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What I tell you three times is true. (Lewis Carroll) Might this formula or a more sophisticated version of it actually determine what we believe to be true?

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"What I tell you three times is true." (Lewis Carroll) Might this formula - or a more sophisticated version of it - actually determine what we believe to be true? The moment one reads Lewis's quote, they may immediately reject it to the point that it is considered bizarre. They may argue that no matter how many times someone says something about a particular subject, it will not change the 'real' truth and that repetition is not adequate to change ones belief or perception of the 'truth'. The reality of the matter is that a statement must not necessarily have to be true for a person to believe that it is true, rather a statement can be entirely untrue, and yet people can believe in the statement to be true. However in some cases it common to find that what people perceive to be true is simply as a result of them hearing the same thing over and over again. If people were asked whether Muslims eat pork, it may be that the person knows this simply because they have heard it numerous number of times. This brings light to the fact that mere repetition could be a significant way of knowing. ...read more.


In the natural sciences, the 'truth' can be deduced through experimentation and consequently deduction as opposed to simply inducing 'true' knowledge from repetitive secondary information. Deductive reasoning is whereby a 'true' conclusion is drawn as a result of previously given information being true. In physics, students have the opportunity to experiment and arrive at conclusions to determine certain laws and concepts. During these experiments, we usually attempt to acquire the most accurate results by repeating the same experiments through several trails by altering the independent variables. Through this repetition, we obtain the most accurate proof that is required to approve or disprove various theories, laws and concepts. At the same time, the repetition of similar conclusion often formulates what we believe to be true in the natural sciences. In the first trimester of my diploma program, in physics class, one of my projects was to explain Newton's First Law of Motion, which states "The velocity of a body remains constant unless the body is acted upon by an external force". I was required to test this law by experimentation and present my findings to the whole class. In doing so, I was able to confirm Newton's First Law of Motion using a marble and various surfaces of wooden planks. ...read more.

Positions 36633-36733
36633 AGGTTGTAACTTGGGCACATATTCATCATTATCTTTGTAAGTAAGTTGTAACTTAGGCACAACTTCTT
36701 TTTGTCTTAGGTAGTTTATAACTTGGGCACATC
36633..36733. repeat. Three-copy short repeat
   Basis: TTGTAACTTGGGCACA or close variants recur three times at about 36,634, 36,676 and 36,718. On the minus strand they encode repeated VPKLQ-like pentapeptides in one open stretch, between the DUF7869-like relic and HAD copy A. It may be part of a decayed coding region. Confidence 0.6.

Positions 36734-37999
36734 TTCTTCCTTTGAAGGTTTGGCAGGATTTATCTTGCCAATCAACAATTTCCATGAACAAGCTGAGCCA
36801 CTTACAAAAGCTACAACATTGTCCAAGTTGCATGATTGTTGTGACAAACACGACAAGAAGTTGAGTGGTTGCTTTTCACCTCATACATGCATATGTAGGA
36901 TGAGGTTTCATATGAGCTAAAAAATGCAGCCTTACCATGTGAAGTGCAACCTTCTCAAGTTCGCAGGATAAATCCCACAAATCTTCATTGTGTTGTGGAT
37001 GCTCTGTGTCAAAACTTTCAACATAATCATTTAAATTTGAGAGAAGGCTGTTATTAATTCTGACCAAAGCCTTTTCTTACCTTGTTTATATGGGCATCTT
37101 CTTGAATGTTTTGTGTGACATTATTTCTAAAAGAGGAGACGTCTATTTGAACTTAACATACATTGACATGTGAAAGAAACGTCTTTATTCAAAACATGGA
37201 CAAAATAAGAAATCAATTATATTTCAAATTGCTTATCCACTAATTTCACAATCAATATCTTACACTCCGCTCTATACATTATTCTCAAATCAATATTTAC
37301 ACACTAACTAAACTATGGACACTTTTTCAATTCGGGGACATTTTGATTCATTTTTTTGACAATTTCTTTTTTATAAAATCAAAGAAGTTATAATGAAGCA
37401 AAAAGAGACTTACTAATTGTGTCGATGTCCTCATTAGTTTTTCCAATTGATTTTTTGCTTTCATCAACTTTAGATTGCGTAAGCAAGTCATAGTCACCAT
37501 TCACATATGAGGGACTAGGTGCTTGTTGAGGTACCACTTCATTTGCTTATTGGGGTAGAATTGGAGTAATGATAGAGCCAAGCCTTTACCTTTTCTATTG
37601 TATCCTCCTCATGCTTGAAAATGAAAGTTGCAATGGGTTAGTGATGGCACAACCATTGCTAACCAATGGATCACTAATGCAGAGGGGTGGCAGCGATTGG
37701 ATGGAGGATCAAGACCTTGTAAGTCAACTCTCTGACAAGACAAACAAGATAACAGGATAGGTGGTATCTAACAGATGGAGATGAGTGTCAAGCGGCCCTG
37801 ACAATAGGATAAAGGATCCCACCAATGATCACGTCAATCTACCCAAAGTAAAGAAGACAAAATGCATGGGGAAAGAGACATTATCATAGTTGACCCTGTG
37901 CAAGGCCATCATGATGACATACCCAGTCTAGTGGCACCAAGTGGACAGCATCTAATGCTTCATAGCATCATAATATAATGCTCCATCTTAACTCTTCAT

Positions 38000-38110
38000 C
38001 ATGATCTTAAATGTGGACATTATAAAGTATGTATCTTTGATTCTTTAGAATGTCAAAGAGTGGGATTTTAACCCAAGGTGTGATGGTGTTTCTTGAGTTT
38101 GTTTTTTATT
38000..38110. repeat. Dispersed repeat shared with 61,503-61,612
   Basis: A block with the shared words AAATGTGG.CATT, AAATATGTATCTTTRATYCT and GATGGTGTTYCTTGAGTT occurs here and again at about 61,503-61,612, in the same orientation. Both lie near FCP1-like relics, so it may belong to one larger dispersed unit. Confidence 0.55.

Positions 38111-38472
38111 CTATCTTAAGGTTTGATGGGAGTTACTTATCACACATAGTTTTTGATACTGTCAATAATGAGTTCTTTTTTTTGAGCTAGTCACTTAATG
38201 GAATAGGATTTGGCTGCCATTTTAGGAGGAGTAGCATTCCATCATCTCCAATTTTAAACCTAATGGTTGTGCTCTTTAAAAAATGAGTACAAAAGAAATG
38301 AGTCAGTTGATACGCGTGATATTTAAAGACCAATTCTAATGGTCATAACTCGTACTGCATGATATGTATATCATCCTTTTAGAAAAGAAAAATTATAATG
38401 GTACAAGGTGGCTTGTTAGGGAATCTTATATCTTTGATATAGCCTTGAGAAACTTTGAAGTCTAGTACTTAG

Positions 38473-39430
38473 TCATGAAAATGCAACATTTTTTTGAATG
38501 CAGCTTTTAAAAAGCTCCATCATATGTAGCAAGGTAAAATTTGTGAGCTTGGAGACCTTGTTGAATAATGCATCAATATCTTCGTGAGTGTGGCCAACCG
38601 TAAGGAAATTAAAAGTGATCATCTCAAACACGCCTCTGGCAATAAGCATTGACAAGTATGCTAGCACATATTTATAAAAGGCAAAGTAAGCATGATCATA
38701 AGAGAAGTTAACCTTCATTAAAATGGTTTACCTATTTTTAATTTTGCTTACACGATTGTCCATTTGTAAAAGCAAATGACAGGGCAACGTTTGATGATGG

that the war increased tensions in Europe, while the other three sources stated that the increased tensions were as a result of the rise of new ideologies, namely Fascism and Bolshevism. Thus repeated statements were counter productive as one set of repetitions stated one side while another set supported an alternate side. Thus Carroll's statement lacks consistency in its reference to repetition because there is no given solution to when one comes across two contradicting repetitions. We can therefore conclude that Carroll's statement can be applied in history as far as the basic facts are concerned but cannot venture beyond that and delve deeper into history. In conclusion, Lewis's statement has shown occurrences in the natural sciences through repetition resulting from deductive and inductive reasoning that could potentially determine what we believe to be true. However, emotional attachment to specific hypothesis often cause confirmation bias leading to flawed 'truths'. Furthermore, despite our reliance on induced conclusions from repetitive results, induction is a logic that cannot achieve absolute truth. Additionally, in history, while repetition could be an effective method to arrive at induced conclusions of what we believe to be true, the repetition of contradictory views due to emotional bias leads to a lack of complexity and sophistication to determine what we believe to be true. ...read more.

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